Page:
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KIRO 7’s Morgan Palmer: Another Feb. ’19 snowstorm could be on way

Snow blanketed this Kirkland street and the rest of the region for weeks in February 2019. Could another such snowstorm be coming? (Nicole Jennings/KIRO Radio)

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For Northwesteners, it’s hard to forget the February 2019 snowstorm that blanketed the Puget Sound for two weeks.

And so with snow in the forecast now, the question that came to mind for many residents was whether this could happen again.

KIRO 7 meteorologist Morgan Palmer said it’s certainly possible.

“Are we going to have a repeat of what we saw last February? We could,” Palmer said to KIRO Radio’s Dori Monson. “I know that we’re kind of on the fence about that, but we have several things going on, especially when we go into Sunday and Monday.”

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On Sunday afternoon, extremely cold, dry air from British Columbia will travel south over Seattle, bringing biting temperatures to the region. Despite the air’s dryness, the speed at which it comes in could cause a few inches of snow in certain areas.

The Puget Sound will dry out early in the week, but that does not mean that things will get warmer.

“Once we go into Monday night, Tuesday, and Wednesday, we’ll have some of the coldest temperatures we’ve seen since November of 2010 — Thanksgiving of 2010,” Palmer said.

What does that look like? It could mean a low of 18 in Seattle on Wednesday morning and highs on Tuesday and Wednesday in the 20s in Seattle, according to Palmer’s current projections. The last time it stayed below 30 degrees for 48 straight hours was that same 2010 snowstorm.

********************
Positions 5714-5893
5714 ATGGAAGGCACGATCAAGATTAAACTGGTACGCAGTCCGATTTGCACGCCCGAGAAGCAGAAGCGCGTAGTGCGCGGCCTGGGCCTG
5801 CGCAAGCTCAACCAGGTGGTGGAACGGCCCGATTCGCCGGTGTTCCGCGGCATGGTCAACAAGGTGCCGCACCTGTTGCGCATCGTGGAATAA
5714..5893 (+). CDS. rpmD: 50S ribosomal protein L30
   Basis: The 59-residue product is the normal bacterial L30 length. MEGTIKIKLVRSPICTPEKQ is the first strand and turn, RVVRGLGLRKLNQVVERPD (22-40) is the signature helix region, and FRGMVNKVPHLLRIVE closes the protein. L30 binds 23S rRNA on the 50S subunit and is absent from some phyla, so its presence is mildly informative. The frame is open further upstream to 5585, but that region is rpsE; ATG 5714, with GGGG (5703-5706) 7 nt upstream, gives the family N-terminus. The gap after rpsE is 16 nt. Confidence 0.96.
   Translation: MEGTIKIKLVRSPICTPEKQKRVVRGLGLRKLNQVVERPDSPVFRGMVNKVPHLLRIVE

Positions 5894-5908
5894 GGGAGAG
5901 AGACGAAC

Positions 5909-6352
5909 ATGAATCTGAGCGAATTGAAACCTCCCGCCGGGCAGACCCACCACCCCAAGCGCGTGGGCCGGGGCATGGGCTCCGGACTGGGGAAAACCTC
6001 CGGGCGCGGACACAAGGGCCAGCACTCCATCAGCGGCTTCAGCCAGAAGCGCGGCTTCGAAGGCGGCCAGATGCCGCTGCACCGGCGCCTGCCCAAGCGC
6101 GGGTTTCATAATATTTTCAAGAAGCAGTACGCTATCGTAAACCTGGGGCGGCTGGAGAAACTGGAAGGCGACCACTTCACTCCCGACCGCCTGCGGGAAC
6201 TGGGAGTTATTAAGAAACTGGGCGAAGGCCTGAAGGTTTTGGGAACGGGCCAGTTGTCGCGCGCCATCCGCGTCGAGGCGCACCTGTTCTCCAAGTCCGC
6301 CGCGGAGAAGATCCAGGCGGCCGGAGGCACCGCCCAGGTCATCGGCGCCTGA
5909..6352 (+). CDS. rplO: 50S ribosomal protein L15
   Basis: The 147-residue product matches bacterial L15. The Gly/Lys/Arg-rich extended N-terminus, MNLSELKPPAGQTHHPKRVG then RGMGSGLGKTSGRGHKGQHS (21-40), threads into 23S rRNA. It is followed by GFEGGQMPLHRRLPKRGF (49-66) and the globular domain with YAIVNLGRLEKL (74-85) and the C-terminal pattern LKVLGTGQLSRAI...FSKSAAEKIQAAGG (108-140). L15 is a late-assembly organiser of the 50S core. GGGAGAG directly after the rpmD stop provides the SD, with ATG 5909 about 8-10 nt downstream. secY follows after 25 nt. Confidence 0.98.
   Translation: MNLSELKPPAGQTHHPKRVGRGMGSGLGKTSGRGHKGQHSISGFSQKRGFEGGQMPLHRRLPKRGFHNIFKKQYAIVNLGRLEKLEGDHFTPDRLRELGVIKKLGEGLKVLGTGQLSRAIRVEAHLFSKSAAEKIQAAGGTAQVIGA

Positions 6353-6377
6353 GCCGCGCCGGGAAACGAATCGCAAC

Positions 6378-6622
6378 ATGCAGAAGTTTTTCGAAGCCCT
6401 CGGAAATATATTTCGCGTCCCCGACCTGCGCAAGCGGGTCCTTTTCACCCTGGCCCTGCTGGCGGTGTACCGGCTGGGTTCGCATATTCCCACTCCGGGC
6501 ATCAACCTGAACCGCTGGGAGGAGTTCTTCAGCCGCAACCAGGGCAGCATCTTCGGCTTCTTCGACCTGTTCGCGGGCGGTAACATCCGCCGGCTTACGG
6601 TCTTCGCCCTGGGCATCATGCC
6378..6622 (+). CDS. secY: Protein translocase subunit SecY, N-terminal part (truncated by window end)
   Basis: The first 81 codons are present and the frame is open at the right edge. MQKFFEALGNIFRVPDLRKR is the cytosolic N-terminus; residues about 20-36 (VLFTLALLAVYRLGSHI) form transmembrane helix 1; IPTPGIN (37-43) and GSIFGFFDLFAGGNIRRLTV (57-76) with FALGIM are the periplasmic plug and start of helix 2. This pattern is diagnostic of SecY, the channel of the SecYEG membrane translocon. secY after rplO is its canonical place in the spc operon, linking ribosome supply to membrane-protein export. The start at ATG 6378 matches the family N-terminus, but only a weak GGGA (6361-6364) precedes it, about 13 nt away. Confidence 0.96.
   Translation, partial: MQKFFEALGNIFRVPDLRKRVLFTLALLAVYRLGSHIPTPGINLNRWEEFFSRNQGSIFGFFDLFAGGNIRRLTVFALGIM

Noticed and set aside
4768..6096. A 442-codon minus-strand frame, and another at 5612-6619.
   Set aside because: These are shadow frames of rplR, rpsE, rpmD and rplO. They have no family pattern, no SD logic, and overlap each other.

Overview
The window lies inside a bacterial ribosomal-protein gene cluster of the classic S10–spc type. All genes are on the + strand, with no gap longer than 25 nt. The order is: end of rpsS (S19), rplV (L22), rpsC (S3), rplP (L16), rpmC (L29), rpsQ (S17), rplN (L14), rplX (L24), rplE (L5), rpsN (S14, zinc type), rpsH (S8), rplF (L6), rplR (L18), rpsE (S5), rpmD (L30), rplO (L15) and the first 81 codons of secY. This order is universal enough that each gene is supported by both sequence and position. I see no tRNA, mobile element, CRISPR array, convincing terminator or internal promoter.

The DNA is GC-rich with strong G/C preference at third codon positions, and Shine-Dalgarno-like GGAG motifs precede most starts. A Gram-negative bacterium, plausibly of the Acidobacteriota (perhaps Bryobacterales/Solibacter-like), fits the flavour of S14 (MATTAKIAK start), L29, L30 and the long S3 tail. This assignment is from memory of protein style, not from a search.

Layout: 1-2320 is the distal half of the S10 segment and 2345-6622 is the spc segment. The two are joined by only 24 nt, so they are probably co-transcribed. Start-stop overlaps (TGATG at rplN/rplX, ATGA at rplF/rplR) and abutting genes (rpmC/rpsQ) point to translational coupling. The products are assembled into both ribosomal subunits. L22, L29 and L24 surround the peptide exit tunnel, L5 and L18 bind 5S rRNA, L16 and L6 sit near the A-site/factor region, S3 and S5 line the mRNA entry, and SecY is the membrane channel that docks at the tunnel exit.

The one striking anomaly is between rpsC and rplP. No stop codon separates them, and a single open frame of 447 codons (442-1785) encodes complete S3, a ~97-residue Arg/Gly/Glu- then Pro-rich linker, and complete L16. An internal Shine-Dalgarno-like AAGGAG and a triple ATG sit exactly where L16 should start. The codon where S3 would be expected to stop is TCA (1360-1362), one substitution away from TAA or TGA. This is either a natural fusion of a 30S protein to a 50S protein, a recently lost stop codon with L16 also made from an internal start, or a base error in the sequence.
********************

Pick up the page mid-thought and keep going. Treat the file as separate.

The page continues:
How does that affect chances of snow?

“Whenever we get big, cold snaps like this that come in, and we’re locked in the cold for days, sometimes when we start to warm things up, Pacific moisture gets thrown up into the cold air that’s in place, and we have snow,” Palmer said. “Some of the long-range indications are that next Thursday or so … we could really have to watch for the bigger snow event.”

So, while drivers should all be prepared for an icy and possibly snowy commute to work Monday morning, any notable snowstorm is more likely at the end of the week. It’s too soon to predict how many inches this could mean if it does snow, but “history tells us that we might really have to watch for when we come out of this cold blast,” Palmer said.

In the meantime, expect colder air than you have felt in a decade.

Listen to the Dori Monson Show weekday afternoons from 12-3 p.m. on KIRO Radio, 97.3 FM. Subscribe to the podcast here.

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